The writer talks about LFF opening night film 360 and his upcoming Formula 1 project Rush.
Peter Morgan, the award-winning British screenwriter of The Queen, The Last King of Scotland and Frost/Nixon (adapted from his own play), is currently living in Vienna. He says the city inspired his original screenplay for 360, which opens the BFI London Film Festival tonight. Fernando Meirelles directs the story, starring Rachel Weisz, Jude Law and Anthony Hopkins, of relationships across the globe.
Vienna also inspired Morgan’s next film, Rush, which centres on Austrian Formula 1 driver Niki Lauda and his rivalry with British driver James Hunt. Ron Howard will direct.
How did this screenplay for 360 start in your mind?
I moved my family to Vienna, we’re here for a limited amount of time. I really consciously wanted to let the environment around me influence me. I didn’t want to spend my time as an exile, writing for Anglo-Saxon culture while being in Central Europe. I thought, ‘Now that I’m here, let’s see where this leads me, let me open my eyes and my ears to what’s around me.’ Out of that, came this.
The film I’m writing about Niki Lauda came entirely out of being in Vienna and wanting to write about Vienna. I’m also going to do a TV show about OPEC [the petroleum consortium], which has its headquarters here in Vienna.
While I’m here I’m going to let this place influence me and hope that the ideas travel. Some will and some won’t.
Why did you want to tell a story that’s global?
On the one hand it sort of reflects the way I live. Professionally, I’m Vienna, New York, London, Los Angeles, therefore I am somebody floating through airports hearing different languages wherever I go. On a deeper level, I was conscious while I was writing it of this spread of contagion. There were two-fold contagions going on while I was writing it. The first was the spread of swine flu which was a genuine bacterial contagion. But there was also banking contagion, and the domino effect and the way in which cultures are interlinked. The actions of one culture affect another…Obama is in the White House quaking because of a Greek debt default, that seems like an extraordinary modern phenomenon.
I felt so excited about how modern it felt, to be a film in so many languages but also to be a film that told a story in metaphor about what is paralysing us at the moment, which is individual responsibility within a collective consciousness. What you do has an effect on someone else.
Of course I wasn’t going to write it as a domino effect series of narratives about banking. I wanted it to be about love, that’s what we all connect to.
What was it like working with Fernando Meirelles?
It was a delightful collaboration. He would make one more interesting choice after another, being quite bold. And he got fantastic performances out of the actors. And he was really excited to find as many unknowns as we had.
He’s very inclusive and very open. As a writer, that’s the way your favourite directors are. He’s respectful of the text, but with someone like that you’re always open and excited to change it too. The experience of making the film was heavenly.
I think films tend to be life-enhancing or life-shortening, dealing with the processes behind films. And this was a life-lengthening experience. It’s a tender, hopeful and delicate film.
Do you prefer the freedom of writing fictional characters as in 360 and in Hereafter, rather than basing them on real life?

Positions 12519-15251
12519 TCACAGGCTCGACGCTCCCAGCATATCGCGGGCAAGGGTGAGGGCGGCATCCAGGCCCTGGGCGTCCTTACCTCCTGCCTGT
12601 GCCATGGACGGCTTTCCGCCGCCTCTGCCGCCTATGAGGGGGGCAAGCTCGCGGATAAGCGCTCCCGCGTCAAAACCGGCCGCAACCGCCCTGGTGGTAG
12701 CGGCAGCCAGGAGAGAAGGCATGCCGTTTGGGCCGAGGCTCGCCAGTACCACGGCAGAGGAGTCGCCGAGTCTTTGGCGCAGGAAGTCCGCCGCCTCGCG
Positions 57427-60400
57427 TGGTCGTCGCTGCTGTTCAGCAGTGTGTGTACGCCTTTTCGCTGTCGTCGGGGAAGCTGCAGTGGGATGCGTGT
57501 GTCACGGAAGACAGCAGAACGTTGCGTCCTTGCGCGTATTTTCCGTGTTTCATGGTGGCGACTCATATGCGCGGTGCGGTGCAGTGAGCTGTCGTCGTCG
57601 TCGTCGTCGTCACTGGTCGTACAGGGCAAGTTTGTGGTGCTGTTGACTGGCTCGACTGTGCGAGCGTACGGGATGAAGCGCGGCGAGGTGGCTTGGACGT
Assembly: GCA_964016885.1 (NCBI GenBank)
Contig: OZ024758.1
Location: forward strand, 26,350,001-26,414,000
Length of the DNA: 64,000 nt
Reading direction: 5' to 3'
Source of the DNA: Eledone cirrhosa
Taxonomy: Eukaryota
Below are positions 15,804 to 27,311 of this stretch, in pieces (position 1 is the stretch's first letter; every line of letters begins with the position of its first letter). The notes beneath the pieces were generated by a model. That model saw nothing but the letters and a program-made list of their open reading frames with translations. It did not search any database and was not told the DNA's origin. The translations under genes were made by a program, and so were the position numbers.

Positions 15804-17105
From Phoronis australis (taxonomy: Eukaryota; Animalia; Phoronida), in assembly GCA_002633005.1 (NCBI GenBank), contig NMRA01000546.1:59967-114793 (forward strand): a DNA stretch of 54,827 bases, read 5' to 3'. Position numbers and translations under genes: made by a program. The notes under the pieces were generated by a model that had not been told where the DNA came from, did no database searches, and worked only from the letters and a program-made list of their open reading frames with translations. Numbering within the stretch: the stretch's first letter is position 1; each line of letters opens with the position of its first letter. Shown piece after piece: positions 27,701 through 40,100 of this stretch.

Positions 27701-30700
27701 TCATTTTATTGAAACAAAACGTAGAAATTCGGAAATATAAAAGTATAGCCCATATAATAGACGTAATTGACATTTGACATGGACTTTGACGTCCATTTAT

I don’t have a preference. I’m doing quite a lot of fiction work in TV at the moment. I had got to the point where I was craving fiction, and I will soon come to point where I crave fact again. It’s the same as the mediums — I enjoy my work in TV, theatre, and film absolutely equally. I couldn’t bear to live with one of those options taken away from me.
In many ways you need to develop the fiction muscles to be able to do the fact better. There is a lot of fiction in my fact-based films and a lot of fact in my fiction films.
How is the script coming along for Rush?
I’ve done the majority of the heavy lifting. With Ron [Howard], he is Fernando to the Nth degree in terms of wanting the involvement of the writer, I’d expect my involvement on that film to continue for many months.
Are you a Formula 1 fan?
Not at all. I’m a Niki Lauda fan. I wasn’t a Watergate junkie before I wrote Frost/Nixon. That felt to me was an unbelievably unique combination of character elements. It’s the same with Hunt and Lauda. The contrasts in them are so riveting, and the way in which they approach life and risk and love and self-image are so different. It’s about men and self image and beauty. I was interested in Blair and Brown because of their characters, the fact that they happened to be politicians was secondary. It’s the same with this. It’s Hunt and Lauda as human beings that have interested me.
What research did you do?
I know Niki quite well now. We became friendly when I moved to Vienna. No one had ever written about him. In Austria he’s something of an icon, so maybe it took an outsider like me to want to go in a slightly pierce that. He’s a deeply unvain man, he’s incredibly solicitous and encouraging of quite rigorous criticism. He’s one of those people who would commission a portrait artist and tell them not to beautify. He’s been a willing conspirator in painting a very complex picture of his personality.
His rivalry with Hunt in 1976 had so much to offer. I thought, I can’t believe this hasn’t’ been done before. Then the interviews process just got richer and richer.
I’m really looking forward to it and Ron’s really up for this being as brutal and as visceral as it actually was. It’s highwire walking without a net, Formula 1 in the ’70s.